General Finance – SEP IRA

Q:  I’m employed full time in a sales position. My employer has decided not to offer a 401K anymore, so I’m trying to decide where and how to continue my long term savings. In addition, I DJ on the weekends as a 1099 sole proprietorship. My income can fluctuate between $80K – 100K a year. I’ll be 29 in December, and I’m trying to decide what to do with my short term savings as well. I have $15K put away as cash for emergencies, but I need to figure out where to put my other money both long and short term. I’m also trying to reduce my tax burden as much as possible. I’m not too interested in purchasing a house, as I feel the costs of home ownership tend to outweigh or wash the interest write off on a tax return. Do I qualify for a SEP IRA? Maybe I should start a Roth? Maybe buy mutual funds and individual stocks? I’m thinking 10% of my income goes in to my long-term savings, then maybe 5-10% could go into short term depending on fluctuating income/commissions. Any advice you could offer would be great.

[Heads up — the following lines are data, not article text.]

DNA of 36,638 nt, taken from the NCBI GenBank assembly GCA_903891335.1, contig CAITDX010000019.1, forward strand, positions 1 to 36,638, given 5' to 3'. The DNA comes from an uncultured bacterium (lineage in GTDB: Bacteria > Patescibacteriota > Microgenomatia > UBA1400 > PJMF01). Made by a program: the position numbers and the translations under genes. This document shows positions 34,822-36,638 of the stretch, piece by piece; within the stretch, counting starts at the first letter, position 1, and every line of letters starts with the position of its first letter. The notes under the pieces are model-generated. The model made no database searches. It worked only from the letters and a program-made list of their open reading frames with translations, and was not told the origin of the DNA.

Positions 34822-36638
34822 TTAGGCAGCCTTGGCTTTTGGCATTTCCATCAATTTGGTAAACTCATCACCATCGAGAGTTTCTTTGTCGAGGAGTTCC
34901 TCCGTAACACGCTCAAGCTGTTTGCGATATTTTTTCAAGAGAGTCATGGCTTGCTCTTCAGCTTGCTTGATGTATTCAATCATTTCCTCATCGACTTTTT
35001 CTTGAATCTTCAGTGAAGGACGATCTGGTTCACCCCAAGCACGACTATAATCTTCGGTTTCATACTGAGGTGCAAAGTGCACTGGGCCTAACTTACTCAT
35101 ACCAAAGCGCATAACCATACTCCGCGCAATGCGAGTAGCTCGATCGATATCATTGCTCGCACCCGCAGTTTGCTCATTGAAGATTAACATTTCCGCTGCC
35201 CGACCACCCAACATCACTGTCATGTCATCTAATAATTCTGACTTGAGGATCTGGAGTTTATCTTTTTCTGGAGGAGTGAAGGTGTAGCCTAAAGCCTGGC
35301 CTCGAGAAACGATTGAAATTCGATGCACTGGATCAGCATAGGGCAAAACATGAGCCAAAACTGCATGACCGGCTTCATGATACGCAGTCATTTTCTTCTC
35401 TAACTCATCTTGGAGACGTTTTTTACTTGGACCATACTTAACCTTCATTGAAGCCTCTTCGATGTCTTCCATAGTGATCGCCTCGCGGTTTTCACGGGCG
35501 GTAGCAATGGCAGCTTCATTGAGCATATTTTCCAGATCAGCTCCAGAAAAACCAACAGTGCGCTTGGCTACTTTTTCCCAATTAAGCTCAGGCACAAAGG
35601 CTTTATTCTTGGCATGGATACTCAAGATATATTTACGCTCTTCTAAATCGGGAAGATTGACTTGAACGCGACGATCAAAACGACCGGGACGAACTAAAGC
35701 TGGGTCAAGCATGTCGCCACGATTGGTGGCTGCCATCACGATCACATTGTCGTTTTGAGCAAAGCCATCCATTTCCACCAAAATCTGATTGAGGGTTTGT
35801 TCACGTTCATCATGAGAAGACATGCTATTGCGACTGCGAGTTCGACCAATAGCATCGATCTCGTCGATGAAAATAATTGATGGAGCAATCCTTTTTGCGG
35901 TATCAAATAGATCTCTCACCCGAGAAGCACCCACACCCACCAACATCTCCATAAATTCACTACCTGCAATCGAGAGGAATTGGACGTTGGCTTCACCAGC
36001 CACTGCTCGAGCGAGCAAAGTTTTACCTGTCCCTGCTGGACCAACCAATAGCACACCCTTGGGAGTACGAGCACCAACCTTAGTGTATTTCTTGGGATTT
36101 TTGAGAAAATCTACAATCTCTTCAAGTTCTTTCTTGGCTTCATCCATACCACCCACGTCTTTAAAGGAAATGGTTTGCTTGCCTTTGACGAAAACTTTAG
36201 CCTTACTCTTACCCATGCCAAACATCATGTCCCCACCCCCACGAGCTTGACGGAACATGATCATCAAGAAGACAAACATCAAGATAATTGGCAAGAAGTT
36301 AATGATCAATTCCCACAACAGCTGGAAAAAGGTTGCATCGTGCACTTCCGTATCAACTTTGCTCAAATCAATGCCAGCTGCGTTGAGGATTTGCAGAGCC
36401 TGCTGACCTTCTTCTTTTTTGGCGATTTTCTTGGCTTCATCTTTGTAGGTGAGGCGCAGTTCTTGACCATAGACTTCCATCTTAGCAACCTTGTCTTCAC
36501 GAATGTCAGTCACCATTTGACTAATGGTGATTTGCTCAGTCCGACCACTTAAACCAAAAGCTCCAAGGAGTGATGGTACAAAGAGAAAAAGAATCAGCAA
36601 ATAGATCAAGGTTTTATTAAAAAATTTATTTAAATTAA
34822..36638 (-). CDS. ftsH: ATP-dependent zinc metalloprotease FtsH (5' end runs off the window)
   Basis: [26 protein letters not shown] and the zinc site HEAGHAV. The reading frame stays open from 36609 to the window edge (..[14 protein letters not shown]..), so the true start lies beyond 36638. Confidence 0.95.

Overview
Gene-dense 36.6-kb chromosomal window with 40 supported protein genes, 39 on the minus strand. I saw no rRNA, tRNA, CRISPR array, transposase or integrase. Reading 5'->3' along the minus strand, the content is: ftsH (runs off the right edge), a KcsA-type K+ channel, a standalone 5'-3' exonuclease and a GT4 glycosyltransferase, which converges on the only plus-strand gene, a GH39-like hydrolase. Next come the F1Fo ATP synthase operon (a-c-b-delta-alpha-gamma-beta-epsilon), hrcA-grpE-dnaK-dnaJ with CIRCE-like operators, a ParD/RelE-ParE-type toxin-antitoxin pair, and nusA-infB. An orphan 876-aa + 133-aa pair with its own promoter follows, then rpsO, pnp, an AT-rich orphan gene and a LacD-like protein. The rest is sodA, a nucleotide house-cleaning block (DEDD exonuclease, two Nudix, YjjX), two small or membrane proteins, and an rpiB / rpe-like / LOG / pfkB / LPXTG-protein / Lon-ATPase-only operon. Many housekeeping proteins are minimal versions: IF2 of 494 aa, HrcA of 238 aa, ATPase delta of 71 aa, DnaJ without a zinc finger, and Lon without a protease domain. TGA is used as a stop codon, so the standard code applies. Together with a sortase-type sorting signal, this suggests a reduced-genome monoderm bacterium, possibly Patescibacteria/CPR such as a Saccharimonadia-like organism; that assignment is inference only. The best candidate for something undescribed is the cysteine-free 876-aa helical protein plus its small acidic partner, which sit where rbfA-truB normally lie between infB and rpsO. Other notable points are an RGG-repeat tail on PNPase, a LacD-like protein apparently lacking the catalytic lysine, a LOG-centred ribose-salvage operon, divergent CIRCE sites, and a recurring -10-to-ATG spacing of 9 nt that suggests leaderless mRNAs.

A: Given your situation, opening a SEP IRA could be a good option for you. A few comments…

Retirement Calculator


1) If your company terminated their 401k, you should be able to rollover your balance to a SEP IRA. 


2) Because you are self employed, you can contribute the following amount annually to a SEP: up to 25% of your earned (DJ) income. Your earned income (see IRS Publication 560) is your net business profit derived from your business, reduced by deductions for your self employment tax and contributions to your SEP. 


3) If you had already made contributions to your employer’s 401k this year, your total contribution to your SEP and 401k cannot exceed $52,000. 


Here is a link to IRS Publication 560: